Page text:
Church urged to work with women's groups in cause of religious freedom
September 14, 2012 at 2:18 PM
WASHINGTON (CNS) -- Because religious intolerance disproportionately affects women worldwide, the church should enter into "unlikely alliances" with women's groups to make the case that such intolerance should be curbed, said a speaker at a Sept. 12 forum.
"International religious freedom has a face, and it is the face of women," said Maryann Cusimano Love, an associate professor of international relations at The Catholic University of America in Washington. She made the comments during a panel discussion on what the Catholic Church can do to defend religious freedom abroad at the forum, "International Religious Freedom: An Imperative for Peace and the Common Good," on the university's campus.
The event was co-sponsored by the U.S. Conference of Catholic Bishops; the university and the university's Institute for Policy Research and Catholic Studies; and Catholic Relief Services, which is the U.S. bishops' overseas relief and development agency. Church leaders and others came together to discuss religious freedom issues in different regions and countries, including the Middle East, Africa and Cuba. Women are more religious than men, so attacks on religious freedom affect women more than they do men, said Cusimano Love.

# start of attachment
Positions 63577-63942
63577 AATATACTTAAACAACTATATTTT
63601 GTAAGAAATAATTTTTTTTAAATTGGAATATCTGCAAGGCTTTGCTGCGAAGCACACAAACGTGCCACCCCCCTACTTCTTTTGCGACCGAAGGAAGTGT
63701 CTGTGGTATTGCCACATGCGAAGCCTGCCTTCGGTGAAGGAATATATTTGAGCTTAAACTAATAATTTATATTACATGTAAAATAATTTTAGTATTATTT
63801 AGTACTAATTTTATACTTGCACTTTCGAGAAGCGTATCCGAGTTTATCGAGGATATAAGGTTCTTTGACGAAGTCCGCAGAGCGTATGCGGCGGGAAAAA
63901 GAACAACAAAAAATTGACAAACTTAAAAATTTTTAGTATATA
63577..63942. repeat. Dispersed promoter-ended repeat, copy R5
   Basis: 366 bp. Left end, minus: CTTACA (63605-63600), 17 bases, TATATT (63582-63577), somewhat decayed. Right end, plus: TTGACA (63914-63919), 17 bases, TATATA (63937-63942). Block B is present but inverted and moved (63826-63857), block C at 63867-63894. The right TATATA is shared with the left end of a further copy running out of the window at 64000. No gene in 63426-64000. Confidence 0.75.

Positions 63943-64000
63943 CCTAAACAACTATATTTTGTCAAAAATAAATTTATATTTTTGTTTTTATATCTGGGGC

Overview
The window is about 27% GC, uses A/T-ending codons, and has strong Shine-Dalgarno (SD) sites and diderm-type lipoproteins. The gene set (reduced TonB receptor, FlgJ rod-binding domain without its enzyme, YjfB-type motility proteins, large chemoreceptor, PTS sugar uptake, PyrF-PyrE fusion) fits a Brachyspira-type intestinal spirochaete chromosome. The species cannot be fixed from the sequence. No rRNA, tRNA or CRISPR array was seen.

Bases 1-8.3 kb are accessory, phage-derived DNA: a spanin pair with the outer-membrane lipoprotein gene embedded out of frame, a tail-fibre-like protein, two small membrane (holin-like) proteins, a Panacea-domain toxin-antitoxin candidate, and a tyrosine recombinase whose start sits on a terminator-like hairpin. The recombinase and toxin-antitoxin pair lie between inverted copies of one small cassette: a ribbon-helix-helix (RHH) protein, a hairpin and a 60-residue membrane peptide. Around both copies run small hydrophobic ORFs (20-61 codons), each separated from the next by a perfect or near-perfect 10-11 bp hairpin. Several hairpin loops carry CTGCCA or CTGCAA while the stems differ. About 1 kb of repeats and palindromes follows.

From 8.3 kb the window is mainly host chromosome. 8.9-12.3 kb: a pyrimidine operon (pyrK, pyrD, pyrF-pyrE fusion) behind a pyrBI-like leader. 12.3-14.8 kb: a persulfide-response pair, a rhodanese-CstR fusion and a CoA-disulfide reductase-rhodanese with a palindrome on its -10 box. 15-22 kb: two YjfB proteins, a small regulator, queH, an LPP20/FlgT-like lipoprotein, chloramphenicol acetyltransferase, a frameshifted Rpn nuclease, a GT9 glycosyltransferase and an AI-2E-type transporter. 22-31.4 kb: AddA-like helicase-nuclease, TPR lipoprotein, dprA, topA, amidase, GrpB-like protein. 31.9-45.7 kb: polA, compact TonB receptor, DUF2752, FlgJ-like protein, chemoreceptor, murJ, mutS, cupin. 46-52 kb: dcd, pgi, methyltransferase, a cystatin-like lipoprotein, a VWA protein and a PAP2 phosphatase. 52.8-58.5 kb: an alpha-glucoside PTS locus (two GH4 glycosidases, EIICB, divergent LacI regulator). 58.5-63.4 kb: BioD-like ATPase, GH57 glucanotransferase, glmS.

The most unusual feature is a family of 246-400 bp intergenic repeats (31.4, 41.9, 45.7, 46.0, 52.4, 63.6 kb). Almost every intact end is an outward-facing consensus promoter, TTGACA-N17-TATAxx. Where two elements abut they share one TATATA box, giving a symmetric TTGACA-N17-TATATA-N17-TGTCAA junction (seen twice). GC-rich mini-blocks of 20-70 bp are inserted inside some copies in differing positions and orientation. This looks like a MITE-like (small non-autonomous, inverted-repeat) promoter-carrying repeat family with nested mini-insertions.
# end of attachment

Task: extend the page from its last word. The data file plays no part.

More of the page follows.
About 70 percent of refugees and internally displaced peoples, often on the move because of religious repression where they live, are women and children, she added. Women and children are also harmed more, she argued, when groups block the delivery of aid by such organizations as CRS and Caritas Internationalis.